Interactions of dinuclear transition metal carboxylates with DNA Academic Article uri icon


  • Cisplatin, cis-PtCl2(NH3)2, is widely used as a chemotherapeutic agent in the treatment of cancers such as testicular cancer and some cancers of the neck, breast and lung. The covalent binding of two adjacent intrastrand guanine bases through their respective N7 atoms is considered to be the accepted mechanistic pathway of cisplatin's anticancer activity. Compounds of other transition metal compounds have been known to exhibit considerable anticancer activity that is also described as direct metal-DNA interactions. The exact modes of binding as well as the preferred binding sites by which dinuclear transition metal carboxylates of Ru, Rh and Re of the type M2(O2CR)4 and M2(DTolF) 2(O2CCF3)2 (M = Mo, Ru, Rh and Re; R = CH3, CH2CH3, CH2CH 2CH3; DTolF = di-p-tolylformamidinate) interact with DNA is unknown. Recent studies in our laboratories of dinuclear metal carboxylates have elucidated unprecedented bridging modes for the nucleobases 9-ethylguanine and 9-ethyladenine. PCR studies indicate that the replication process is concentration dependent, and is inhibited by the covalent binding of these compounds to the template strand. The synthesis and characterization of the reaction products of these metal compounds with the twelve base pair oligonucleotide, d(5-CCT CTG GTC TCC-3), as well as a deoxyguanylate dinucleotide have also been performed. The PCR results along with 1H NMR spectroscopic, HPLC and X-ray crystallographic results will be presented.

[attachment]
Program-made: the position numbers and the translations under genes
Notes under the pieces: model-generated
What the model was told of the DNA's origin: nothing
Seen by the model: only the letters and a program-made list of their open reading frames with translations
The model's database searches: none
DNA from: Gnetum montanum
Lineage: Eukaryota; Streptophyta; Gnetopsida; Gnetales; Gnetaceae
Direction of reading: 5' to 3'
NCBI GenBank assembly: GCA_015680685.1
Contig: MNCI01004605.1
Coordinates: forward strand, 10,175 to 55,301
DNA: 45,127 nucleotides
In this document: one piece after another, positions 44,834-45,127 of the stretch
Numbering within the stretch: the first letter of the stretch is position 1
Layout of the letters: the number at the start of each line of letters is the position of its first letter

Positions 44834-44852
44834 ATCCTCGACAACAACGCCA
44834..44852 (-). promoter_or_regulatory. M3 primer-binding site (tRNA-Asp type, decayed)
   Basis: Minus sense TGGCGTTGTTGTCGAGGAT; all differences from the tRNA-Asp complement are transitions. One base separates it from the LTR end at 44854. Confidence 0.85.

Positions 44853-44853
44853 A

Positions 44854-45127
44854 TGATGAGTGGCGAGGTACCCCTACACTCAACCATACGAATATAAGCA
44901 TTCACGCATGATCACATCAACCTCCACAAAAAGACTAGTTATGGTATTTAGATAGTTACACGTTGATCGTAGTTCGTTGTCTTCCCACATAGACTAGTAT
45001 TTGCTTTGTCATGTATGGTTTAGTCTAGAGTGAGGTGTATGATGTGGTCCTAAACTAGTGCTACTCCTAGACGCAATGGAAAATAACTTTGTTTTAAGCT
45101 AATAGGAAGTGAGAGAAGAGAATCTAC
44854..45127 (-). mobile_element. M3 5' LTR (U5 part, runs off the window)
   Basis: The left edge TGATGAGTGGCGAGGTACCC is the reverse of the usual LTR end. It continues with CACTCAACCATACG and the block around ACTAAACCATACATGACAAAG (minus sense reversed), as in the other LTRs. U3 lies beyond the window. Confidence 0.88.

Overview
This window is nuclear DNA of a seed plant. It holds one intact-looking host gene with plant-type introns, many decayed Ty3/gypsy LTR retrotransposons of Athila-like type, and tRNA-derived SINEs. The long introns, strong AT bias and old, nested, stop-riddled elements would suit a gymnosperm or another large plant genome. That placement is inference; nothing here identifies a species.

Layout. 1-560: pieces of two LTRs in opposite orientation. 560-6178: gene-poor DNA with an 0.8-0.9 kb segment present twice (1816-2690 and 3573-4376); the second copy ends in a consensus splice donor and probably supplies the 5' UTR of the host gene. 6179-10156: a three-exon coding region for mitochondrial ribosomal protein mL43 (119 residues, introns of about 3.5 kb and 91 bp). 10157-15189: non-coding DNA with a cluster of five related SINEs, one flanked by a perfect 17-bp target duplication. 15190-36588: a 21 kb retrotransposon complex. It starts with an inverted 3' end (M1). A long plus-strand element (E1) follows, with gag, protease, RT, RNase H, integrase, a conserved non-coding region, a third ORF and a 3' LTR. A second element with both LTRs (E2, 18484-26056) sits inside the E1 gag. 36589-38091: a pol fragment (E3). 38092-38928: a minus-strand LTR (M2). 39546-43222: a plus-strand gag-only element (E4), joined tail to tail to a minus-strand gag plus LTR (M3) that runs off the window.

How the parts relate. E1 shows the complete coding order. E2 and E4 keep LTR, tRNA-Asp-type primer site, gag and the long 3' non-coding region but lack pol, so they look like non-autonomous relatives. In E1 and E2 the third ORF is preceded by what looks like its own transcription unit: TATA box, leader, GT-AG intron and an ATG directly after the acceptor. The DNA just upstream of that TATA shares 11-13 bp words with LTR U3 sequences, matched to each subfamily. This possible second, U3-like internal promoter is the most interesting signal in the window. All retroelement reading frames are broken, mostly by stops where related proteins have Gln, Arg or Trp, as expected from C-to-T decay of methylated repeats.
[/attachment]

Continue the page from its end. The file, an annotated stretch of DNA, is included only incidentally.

published proceedings


author list (cited authors)

  • Catalan, K. V., Dunbar, K. R., Bickerstaff, L., Bishop, K. D., & Lozada, E.

complete list of authors

  • Catalan, KV||Dunbar, KR||Bickerstaff, L||Bishop, KD||Lozada, E

publication date

  • December 1997